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September 7, 2021

George Soros, the billionaire financier, and philanthropist think BlackRock has made a huge miscalculation on China. BlackRock (BLK) recently started offering investment products to individual Chinese investors as the country's first entirely foreign-owned fund management firm. But Soros slammed the move, claiming the company "appears to misunderstand President Xi Jinping's China."

"Pouring billions of dollars into China now is a tragic mistake," he wrote. "It is likely to lose money for BlackRock's clients and, more important, will damage the national security interests of the [United States] and other democracies."

Soros highlighted Xi's recent crackdown on private businesses, which he sees as proof that "the regime regards all Chinese companies as instruments of the one-party state." He also referenced "an enormous crisis brewing in China's real estate market," and Xi's efforts to redistribute wealth. These trends, he said, do "not augur well for foreign investors."

Soros also thinks that BlackRock's initiative is a threat to democracies because "the money invested in China will help prop up President Xi's regime, which is repressive at home and aggressive abroad."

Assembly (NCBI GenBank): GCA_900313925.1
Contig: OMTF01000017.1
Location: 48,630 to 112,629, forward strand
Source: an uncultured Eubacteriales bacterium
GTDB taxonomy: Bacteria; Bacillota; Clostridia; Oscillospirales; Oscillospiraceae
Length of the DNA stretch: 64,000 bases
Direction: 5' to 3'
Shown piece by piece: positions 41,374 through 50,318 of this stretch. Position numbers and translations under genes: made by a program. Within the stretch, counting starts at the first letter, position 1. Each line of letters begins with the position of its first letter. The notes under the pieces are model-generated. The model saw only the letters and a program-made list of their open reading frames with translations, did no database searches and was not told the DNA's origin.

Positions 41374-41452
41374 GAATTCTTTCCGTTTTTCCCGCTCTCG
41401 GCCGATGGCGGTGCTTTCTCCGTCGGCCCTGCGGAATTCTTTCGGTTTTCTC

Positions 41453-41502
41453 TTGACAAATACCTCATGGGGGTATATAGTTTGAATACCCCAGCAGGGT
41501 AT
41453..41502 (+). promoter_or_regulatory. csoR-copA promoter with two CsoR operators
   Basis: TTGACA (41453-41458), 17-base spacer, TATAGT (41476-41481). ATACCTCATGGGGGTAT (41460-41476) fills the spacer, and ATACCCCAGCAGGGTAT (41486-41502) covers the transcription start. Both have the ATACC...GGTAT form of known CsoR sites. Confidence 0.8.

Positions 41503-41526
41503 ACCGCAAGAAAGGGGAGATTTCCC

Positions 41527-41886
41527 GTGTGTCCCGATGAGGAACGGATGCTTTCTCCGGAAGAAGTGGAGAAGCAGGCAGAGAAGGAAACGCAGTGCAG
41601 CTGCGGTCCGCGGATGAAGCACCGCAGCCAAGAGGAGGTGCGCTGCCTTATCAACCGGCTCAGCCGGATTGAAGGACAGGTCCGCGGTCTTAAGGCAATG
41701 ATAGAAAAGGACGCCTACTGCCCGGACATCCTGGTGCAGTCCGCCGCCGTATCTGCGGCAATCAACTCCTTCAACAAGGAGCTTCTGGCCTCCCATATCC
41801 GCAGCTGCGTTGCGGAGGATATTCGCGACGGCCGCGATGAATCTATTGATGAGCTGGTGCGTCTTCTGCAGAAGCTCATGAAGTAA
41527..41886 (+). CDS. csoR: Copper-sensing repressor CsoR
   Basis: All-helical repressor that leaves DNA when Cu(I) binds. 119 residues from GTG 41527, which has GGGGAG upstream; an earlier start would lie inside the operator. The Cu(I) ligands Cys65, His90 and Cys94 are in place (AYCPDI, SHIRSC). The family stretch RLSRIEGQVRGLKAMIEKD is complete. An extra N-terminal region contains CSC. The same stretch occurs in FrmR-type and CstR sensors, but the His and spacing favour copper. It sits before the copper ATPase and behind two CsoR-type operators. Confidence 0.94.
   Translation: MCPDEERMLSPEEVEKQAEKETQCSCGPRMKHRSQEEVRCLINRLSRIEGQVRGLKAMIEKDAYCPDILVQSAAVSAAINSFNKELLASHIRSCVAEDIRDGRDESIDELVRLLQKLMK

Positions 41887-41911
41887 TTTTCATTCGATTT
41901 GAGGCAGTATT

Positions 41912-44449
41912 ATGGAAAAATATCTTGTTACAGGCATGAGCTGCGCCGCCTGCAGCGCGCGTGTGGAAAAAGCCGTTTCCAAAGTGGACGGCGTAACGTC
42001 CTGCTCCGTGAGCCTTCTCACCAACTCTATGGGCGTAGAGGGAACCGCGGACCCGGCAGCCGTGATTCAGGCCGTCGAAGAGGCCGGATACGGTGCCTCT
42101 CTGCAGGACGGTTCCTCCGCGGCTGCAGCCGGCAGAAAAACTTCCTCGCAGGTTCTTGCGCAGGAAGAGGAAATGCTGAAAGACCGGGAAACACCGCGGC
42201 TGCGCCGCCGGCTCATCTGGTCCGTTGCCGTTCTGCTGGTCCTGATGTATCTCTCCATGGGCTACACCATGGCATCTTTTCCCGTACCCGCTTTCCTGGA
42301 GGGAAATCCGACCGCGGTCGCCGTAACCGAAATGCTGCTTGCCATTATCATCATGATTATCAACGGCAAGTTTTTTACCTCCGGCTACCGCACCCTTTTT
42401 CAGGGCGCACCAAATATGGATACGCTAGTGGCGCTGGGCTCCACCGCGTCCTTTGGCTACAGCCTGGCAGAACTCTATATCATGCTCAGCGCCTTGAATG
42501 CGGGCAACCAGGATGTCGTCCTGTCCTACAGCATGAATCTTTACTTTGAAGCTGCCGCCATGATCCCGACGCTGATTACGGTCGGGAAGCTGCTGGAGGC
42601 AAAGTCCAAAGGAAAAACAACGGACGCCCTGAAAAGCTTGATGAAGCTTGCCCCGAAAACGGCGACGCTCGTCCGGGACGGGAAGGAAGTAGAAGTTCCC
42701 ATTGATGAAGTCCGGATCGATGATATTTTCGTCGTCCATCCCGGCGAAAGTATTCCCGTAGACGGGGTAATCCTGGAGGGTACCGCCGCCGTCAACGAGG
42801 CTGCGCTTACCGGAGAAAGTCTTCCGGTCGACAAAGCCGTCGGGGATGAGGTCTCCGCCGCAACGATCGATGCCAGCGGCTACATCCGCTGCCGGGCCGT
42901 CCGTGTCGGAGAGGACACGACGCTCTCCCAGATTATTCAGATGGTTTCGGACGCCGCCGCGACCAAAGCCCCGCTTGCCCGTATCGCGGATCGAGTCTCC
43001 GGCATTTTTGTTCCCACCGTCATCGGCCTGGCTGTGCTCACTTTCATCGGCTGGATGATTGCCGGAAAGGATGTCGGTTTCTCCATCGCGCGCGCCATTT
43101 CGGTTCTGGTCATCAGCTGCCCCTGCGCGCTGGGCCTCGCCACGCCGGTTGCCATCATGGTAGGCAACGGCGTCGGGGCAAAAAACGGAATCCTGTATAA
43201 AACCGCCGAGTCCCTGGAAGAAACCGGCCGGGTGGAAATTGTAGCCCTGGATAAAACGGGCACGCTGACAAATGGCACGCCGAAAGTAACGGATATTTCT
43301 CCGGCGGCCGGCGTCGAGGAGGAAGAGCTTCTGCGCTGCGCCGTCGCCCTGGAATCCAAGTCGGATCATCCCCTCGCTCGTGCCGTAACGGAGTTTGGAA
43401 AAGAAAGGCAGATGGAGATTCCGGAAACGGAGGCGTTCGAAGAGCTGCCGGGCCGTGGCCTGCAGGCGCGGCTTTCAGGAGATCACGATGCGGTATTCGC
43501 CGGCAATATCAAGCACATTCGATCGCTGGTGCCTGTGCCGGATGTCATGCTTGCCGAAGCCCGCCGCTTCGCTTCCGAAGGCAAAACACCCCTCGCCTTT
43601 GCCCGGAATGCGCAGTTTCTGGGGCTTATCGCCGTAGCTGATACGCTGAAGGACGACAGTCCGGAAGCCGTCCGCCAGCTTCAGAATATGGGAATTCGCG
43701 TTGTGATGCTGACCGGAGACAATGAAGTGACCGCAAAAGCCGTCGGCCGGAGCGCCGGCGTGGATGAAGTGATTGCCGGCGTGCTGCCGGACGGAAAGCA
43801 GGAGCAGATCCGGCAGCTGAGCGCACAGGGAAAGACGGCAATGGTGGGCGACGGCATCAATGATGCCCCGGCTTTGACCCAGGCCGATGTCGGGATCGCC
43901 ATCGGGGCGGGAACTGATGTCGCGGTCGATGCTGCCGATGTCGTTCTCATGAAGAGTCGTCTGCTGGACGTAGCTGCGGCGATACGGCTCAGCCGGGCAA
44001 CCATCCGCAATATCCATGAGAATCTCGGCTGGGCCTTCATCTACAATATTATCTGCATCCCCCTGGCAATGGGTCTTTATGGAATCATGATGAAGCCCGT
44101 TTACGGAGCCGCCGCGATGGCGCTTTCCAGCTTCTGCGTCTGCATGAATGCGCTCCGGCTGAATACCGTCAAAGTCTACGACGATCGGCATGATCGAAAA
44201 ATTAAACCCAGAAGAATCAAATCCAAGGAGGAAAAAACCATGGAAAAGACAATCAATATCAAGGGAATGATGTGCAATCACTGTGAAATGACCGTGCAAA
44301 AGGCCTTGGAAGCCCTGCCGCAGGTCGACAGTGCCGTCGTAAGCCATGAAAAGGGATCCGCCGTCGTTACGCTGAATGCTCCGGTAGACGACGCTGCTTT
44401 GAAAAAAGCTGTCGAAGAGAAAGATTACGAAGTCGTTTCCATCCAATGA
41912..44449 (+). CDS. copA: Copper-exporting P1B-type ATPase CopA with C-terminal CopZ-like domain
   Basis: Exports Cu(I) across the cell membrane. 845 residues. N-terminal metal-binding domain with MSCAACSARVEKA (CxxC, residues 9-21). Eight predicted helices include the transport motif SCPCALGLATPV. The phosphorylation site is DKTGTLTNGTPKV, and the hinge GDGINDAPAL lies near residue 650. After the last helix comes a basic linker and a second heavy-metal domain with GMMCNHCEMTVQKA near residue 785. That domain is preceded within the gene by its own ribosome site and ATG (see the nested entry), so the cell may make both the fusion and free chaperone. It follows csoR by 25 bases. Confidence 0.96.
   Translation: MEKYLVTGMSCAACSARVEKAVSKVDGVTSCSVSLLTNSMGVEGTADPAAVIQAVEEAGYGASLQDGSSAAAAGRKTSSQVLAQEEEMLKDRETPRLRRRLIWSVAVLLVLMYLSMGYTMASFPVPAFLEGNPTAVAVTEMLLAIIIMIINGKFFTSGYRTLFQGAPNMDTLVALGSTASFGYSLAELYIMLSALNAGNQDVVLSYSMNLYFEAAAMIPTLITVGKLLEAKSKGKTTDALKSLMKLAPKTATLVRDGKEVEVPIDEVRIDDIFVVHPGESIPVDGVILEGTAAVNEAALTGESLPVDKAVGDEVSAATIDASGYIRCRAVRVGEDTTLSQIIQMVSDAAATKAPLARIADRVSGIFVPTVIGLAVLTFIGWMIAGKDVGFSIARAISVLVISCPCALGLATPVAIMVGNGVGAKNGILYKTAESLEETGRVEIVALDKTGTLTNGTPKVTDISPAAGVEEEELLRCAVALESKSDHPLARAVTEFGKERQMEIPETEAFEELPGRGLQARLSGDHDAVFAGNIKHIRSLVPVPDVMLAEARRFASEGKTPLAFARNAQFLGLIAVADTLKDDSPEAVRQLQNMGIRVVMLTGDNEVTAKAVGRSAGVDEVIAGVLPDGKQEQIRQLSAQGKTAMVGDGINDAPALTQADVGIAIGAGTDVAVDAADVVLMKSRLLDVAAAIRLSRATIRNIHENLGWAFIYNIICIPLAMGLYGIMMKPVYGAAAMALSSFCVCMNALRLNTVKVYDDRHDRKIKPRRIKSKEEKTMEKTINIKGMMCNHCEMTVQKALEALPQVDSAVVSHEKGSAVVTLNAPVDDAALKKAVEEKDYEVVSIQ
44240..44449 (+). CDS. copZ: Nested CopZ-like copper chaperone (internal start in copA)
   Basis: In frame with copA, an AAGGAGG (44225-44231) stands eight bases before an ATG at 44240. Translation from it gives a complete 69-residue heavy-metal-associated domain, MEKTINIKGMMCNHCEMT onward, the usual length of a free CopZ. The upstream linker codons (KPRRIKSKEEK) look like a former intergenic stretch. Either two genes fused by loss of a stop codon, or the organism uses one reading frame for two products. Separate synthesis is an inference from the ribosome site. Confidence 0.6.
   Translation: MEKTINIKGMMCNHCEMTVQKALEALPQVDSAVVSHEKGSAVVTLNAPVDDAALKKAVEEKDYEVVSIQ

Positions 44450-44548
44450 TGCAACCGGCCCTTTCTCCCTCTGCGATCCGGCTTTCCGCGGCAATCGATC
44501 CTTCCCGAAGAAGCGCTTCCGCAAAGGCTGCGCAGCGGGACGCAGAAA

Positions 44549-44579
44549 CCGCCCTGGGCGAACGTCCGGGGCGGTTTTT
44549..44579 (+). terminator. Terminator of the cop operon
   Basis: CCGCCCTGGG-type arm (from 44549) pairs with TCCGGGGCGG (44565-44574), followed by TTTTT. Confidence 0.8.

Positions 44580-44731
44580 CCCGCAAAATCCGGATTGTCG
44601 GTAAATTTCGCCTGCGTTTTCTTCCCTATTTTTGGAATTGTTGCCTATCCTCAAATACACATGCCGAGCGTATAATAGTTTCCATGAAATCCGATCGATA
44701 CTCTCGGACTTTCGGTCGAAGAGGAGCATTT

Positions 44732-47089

BlackRock declined to comment. In the past, CEO Larry Fink has made clear that he sees the Chinese market as a massive opportunity that can't be passed up. "Rapid economic development and wealth accumulation in the world's second-largest economy has propelled the growth of the $9 trillion Chinese domestic asset management industry," he told analysts in July.

"We are now well-positioned to extend the breadth of our investment solutions and insights to all our client segments across China and help more people transition their savings to investments in China."

Big picture: Soros is a longtime critic of Xi. Still, he's surfacing very real concerns among investors about what Beijing's latest broadsides against firms like Alibaba and Didi mean for long-term investment prospects. It is observed that heavyweight global investment firms are sticking with China despite the ruling Communist Party's sweeping efforts to curb the power of top tech and education companies.

In addition to BlackRock, Fidelity, Pictet and Goldman Sachs (GS) are advising clients to stay invested in the Chinese market, albeit cautiously. Luca Paolini, chief strategist for Pictet Asset Management commented that "The case for China in the long-term is intact,".

The S&P/BNY Mellon China Select ADR Index, which tracks American depository receipts of top US-listed Chinese firms, has risen 8% in the past week, though it's still off 19% over the past three months. But as Xi's campaign against private businesses continues, voices like Soros could start to carry more weight.